Religion and Royal Justice in Early Modern France: The Paris Chambre de l'Édit, 1598-1665. By Diane C. Margolf. [Sixteenth Century Essays and Studies 67.] (Kirksville, Missouri: Truman State University Press. 2003. Pp. xx, 227. $36.00 paperback.)
Diane C. Margolf here offers the first archival investigation of the Paris Chambre de l'édit, most important of the courts established to protect the legal rights of French Protestants under the terms of the Edict of Nantes.The Edict, issued by Henri IV in 1598, aimed at ending more than thirty years of war between Catholics and Protestants in France.
The Edict of Nantes and the courts it established were not an unqualified success, however. Margolf's exploration of the Chambre's records reveals several reasons why this was so. The courts were not independent but, rather, branches of the parlements, royal courts of appeal that dominated the judicial systems of the French provinces. Most of the parlements' judges were Catholics, which made it difficult for the subordinate Catholic-Protestant courts to act decisively in defense of Protestant rights. Just as the Paris parlement had the largest jurisdiction of any court in the system, so its Chambre de l'édit was the court of last resort for Protestants all over northern France. Yet it never had more than one Protestant judge.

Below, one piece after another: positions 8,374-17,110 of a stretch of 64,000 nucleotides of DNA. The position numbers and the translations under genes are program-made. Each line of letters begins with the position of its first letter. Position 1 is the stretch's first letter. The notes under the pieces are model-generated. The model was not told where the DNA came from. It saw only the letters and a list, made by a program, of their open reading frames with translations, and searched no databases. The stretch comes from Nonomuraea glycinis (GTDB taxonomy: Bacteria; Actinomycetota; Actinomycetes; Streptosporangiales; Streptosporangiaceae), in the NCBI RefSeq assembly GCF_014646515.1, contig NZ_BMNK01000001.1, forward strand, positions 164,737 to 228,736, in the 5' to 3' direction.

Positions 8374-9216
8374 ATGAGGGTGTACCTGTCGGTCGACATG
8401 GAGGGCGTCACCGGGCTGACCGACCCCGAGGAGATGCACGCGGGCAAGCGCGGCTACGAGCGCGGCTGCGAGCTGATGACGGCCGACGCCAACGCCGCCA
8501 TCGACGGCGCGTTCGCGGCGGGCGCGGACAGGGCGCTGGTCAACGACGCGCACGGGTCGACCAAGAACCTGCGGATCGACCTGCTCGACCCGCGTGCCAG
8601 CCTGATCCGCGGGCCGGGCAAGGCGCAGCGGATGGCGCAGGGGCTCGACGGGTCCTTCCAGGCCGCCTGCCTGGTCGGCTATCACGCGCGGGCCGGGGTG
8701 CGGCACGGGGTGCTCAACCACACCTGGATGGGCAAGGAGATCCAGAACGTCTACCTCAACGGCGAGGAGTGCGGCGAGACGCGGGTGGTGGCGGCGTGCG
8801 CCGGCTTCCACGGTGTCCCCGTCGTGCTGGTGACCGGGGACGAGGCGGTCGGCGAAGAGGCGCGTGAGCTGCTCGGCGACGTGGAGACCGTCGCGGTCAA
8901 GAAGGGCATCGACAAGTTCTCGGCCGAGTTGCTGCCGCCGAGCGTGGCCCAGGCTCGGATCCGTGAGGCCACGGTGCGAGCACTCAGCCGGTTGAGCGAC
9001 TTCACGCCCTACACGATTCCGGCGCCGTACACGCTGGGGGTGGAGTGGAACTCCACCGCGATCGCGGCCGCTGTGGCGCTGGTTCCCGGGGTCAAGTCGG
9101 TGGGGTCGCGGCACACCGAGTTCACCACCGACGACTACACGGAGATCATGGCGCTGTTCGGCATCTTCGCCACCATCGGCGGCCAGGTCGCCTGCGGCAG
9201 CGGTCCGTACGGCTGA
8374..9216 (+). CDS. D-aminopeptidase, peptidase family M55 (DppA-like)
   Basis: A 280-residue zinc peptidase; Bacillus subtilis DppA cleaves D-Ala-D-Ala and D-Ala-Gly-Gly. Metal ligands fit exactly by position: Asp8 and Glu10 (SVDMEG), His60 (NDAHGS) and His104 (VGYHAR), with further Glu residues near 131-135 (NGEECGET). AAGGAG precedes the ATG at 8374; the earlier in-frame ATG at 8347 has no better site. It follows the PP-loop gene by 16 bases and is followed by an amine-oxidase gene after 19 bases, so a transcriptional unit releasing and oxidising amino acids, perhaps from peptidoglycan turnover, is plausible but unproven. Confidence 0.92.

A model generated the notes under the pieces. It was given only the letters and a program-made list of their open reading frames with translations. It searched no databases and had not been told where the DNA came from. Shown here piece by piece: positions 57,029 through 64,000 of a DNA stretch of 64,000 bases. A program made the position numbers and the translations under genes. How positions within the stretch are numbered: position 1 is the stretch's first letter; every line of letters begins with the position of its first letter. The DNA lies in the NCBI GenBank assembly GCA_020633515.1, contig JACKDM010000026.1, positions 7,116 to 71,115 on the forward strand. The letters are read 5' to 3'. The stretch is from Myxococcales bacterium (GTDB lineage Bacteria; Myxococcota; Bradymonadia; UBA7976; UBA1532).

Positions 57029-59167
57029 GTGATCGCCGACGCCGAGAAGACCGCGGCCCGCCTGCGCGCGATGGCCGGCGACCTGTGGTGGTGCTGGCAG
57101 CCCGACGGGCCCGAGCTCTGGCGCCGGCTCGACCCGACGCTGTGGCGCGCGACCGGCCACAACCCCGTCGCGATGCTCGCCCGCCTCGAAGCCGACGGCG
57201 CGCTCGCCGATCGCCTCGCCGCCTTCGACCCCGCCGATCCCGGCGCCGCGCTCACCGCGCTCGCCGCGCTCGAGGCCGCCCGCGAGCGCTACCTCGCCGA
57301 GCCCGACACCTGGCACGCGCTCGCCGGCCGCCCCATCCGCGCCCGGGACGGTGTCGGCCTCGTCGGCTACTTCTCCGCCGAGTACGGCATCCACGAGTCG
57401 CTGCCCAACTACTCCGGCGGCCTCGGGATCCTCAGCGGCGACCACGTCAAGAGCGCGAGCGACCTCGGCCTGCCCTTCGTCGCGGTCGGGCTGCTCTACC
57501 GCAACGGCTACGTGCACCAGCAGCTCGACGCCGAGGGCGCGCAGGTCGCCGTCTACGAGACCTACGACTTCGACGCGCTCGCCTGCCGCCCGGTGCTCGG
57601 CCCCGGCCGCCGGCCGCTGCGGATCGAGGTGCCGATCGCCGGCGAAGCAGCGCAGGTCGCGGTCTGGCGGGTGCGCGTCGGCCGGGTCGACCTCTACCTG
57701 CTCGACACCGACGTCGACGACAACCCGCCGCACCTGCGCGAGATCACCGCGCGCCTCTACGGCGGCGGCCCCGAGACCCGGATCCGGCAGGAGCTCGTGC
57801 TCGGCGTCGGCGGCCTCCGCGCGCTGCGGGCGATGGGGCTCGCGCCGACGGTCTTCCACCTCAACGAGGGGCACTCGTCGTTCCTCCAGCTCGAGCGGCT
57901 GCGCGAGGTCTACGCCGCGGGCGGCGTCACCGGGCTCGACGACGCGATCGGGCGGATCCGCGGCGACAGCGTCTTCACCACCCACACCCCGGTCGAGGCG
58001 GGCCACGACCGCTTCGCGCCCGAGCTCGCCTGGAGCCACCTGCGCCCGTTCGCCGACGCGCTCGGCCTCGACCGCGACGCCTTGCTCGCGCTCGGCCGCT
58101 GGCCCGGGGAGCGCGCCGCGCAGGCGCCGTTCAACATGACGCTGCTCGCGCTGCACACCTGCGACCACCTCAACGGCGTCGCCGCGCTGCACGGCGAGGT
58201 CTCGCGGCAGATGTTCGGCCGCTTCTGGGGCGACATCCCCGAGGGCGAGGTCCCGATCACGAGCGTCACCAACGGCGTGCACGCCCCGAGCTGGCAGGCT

Margolf divides the Chambre's cases into three groups.The first covers lawsuits arising from actions taken during the wars of religion. The court had to decide what constituted religiously motivated crimes and what fell under the king's command that the violence normal in wartime should be forgiven, if not forgotten. …